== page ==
"He has the right, and he's made this very clear to us so we had to sort this through, that he's going to exercise his option to be an owner in Major League Soccer," Leiweke said. "Unless I'm mistaken, that's his future once he does make a decision to retire. We've structured the league, and the partners in the league have structured that option, in a way that will allow David to become a partner in the league and to operate and run his own franchise."

Most players move into coaching after retirement. Beckham mentioned some such as Paul Scholes who miss the camaraderie and competition of playing, and make returns. Coaching at least allows for some sun on the training ground every morning.

But apparently ownership appeals to Beckham more. It's not a completely novel notion: Michael Jordan was perhaps the most high-profile athlete to move from the court to the boardroom.

"He spends a lot of time talking to me about the business side of it," Leiweke said. "David's really smart. He's a very good businessman and he's a tough businessman. I have a lot of respect for the kind of owner he's going to be.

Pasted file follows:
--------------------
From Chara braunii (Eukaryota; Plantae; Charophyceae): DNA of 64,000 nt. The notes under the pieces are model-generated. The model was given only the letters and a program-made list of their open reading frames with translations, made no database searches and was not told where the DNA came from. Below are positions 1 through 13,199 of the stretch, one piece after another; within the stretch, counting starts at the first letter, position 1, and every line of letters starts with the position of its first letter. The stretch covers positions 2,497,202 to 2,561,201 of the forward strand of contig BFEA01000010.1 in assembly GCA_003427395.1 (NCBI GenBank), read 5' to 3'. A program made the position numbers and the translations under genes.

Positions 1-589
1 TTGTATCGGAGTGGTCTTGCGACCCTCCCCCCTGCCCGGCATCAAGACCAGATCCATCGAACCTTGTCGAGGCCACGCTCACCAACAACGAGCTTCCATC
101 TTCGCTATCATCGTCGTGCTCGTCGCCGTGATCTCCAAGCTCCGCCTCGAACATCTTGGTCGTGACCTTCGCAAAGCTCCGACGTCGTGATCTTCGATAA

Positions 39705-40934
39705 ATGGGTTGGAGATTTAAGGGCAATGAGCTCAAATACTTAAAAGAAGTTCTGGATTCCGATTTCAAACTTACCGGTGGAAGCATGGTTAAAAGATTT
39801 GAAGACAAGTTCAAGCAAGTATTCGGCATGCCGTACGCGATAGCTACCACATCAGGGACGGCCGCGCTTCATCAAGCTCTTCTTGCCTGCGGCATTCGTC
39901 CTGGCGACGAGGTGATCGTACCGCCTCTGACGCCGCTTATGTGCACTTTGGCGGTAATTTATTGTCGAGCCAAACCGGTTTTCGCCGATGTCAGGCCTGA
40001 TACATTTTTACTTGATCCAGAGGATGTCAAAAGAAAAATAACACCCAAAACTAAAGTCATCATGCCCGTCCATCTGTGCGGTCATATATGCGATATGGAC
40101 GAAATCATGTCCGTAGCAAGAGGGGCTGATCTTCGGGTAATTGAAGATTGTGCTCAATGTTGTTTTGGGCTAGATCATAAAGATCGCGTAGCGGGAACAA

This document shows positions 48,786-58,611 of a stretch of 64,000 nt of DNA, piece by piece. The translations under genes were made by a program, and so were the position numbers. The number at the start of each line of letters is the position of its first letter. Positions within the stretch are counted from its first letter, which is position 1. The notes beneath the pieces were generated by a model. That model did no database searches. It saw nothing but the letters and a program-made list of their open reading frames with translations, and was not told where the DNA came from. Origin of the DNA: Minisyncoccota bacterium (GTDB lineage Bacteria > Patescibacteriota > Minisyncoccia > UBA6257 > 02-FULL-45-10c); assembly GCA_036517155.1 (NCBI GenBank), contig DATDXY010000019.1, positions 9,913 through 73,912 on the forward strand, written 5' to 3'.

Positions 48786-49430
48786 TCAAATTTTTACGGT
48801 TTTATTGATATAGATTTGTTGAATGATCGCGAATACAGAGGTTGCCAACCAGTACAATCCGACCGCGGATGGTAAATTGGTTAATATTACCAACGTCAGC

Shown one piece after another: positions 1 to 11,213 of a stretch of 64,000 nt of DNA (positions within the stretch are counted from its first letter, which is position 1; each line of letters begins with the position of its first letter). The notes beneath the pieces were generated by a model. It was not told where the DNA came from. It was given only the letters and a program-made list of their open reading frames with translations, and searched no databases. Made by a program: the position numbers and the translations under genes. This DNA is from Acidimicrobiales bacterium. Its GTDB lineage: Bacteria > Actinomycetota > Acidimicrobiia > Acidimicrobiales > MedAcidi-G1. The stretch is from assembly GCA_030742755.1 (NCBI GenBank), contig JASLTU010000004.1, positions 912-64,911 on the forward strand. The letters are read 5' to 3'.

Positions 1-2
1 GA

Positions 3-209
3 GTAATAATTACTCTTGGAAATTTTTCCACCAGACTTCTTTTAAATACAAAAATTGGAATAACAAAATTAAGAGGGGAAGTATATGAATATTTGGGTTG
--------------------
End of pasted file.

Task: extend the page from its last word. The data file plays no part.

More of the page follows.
"He's a very shrewd guy. He understands talent. He's out, as we speak, helping Bruce with a couple players we're trying to bring here.

"It took one day to get Robbie Keane because David Beckham picked up the phone and recruited him."

6. Money versus ball

When Beckham first joined the Galaxy, AEG greatly inflated his wages in a press release by including potential endorsement money. The company is taking the opposite tact this time around, lowly admitting that others could stump up more coin. According to reports, PSG offered $18.7 million for an 18-month contract.

Though details weren't revealed, Beckham likely won't see that amount for his full two years in LA.

"We had confidence he'd make a decision as a dad before he'd make a decision as a businessman," Leiweke said.

Other factors ended up weighing more than the financials, and in the end Beckham decided to keep his family in Los Angeles.

"On New Year's Eve we had a glass of wine and I thought, 'We're too happy to move.'"